A safari adventure in the countryside might not have been something you expected to do in the Cotswolds, but it’s definitely a great option for families and animal lovers to spend a day exploring and learning about wildlife.
7. Castle Combe
Walking into Castle Combe feels like stepping into a fairy tale. Located within the Cotswolds Area of Outstanding Natural Beauty, it has been perfectly preserved with no new houses being built here since the 1600s. There is a faceless 13th century clock, a quaint village hall and a stone bridge which crosses over a babbling river. You may even recognise certain areas, as the village has been the set for iconic movies and television shows such as Bridgerton, The Wolf Man, Stardust, War Horse and the original Dr Doolittle film.
Best Things to Do in Castle Combe
The Market Cross
Castle Combe’s market cross is located where the town’s three principal streets converge. What’s unusual about the landmark is that it has a roof above it- but at least it provides some cover on a rainy day! There is still a market in Castle Combe, but it now takes place in the village hall a few times a month. Here you can buy baked goods, jewellery, handmade clothes and other various craft pieces.
The Market Cross is a great landmark to meet up or snap some photos. It’s also a lovely spot to just sit and simply take in the timeless beauty of Castle Combe.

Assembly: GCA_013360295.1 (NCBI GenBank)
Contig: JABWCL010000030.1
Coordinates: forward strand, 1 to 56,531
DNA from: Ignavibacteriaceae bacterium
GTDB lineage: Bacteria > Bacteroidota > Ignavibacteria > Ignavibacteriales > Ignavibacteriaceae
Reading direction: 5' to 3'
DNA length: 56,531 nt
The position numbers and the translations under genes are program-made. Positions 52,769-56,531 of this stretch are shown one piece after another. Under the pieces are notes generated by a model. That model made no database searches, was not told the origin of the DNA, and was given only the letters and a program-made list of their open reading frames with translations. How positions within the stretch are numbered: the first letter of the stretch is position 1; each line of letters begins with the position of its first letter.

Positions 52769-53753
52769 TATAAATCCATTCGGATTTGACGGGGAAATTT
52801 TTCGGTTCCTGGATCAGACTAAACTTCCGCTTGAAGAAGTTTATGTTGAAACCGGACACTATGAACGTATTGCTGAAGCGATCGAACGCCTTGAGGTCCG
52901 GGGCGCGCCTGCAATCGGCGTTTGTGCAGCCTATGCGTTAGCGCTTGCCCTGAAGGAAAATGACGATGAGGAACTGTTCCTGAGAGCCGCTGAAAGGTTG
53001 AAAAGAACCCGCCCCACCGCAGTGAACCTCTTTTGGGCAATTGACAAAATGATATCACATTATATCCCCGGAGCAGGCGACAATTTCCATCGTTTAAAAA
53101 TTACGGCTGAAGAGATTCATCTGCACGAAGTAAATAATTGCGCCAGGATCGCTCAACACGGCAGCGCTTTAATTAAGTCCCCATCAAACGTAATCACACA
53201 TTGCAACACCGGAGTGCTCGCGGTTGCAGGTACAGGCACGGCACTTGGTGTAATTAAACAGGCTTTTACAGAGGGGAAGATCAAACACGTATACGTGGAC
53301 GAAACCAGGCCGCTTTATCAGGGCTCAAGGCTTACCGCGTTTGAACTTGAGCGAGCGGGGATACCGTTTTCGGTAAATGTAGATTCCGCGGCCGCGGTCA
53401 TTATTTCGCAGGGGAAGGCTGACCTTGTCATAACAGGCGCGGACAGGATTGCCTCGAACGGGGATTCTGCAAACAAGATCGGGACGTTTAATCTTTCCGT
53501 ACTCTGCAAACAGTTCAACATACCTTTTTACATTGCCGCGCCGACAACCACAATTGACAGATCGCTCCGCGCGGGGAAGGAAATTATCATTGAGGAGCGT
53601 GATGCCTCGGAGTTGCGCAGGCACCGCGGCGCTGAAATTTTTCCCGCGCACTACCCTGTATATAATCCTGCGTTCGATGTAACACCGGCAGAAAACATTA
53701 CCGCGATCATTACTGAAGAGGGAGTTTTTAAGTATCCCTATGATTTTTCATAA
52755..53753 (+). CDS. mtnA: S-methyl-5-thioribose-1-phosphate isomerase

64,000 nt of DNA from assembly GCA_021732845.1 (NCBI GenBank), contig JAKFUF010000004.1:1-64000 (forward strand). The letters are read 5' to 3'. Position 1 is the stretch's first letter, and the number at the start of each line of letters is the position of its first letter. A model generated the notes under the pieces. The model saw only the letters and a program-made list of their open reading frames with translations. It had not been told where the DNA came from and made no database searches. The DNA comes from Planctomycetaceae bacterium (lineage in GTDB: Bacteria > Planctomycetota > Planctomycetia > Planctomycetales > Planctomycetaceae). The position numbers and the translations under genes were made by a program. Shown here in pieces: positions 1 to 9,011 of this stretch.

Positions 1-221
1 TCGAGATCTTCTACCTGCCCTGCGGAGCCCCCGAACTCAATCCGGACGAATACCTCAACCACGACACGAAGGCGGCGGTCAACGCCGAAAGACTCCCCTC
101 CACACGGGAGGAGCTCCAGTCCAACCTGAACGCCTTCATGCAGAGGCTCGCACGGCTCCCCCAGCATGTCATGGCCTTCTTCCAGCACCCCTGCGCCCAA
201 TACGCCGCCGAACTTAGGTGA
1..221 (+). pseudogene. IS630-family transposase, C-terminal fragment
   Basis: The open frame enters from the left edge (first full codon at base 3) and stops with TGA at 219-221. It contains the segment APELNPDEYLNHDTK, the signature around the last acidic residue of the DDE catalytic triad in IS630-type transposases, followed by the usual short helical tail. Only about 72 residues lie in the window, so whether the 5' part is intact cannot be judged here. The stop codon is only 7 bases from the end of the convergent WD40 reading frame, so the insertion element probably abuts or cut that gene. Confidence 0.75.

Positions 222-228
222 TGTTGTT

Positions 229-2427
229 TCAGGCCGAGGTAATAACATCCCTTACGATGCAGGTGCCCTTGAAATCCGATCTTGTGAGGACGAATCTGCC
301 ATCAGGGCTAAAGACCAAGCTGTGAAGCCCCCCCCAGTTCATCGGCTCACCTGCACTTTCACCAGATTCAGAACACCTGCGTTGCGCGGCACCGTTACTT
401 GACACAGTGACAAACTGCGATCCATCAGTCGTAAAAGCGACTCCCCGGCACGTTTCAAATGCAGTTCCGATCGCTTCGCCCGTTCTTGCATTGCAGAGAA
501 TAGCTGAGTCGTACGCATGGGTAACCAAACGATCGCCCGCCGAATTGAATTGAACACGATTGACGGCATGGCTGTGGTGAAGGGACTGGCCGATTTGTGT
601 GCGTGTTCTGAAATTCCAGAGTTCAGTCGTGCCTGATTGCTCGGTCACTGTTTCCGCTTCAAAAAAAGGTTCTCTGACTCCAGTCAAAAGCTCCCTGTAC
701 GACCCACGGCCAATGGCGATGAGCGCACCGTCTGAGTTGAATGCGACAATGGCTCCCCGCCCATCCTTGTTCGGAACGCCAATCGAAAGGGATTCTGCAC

The By Brook
The By Brook is the name of the waterway which trickles through Castle Combe. The most popular stop along its course is the stone bridge, as it's one of the most aesthetically pleasing places in the villages for taking photographs. It’s so popular even, I’d recommend getting there quite early or late in the day if you’re wanting to get a clear background minus the photobombers!
The By Brook was once used to power a fulling mill and to wash fleeces. However, when the water level dropped in the 16th century and could no longer power the mill, the cloth industry eventually faded away. It’s now a conservation area and tourist hotspot.
Widely renowned for its former thriving wool and weaving trade, ancient stone houses and the historical St. Mary's Church, Painswick is located atop a hill and overlooks one of the Five Valleys between Stroud and Gloucester. It’s commonly referred to as the ‘Queen of the Cotswolds’, and is famous for its legendary yew trees and serene Rococo Garden. It’s perfect for walkers due to its miles of green fields and rolling hills, and is also interestingly the birthplace of Thomas Twining- the founder of Twinings tea!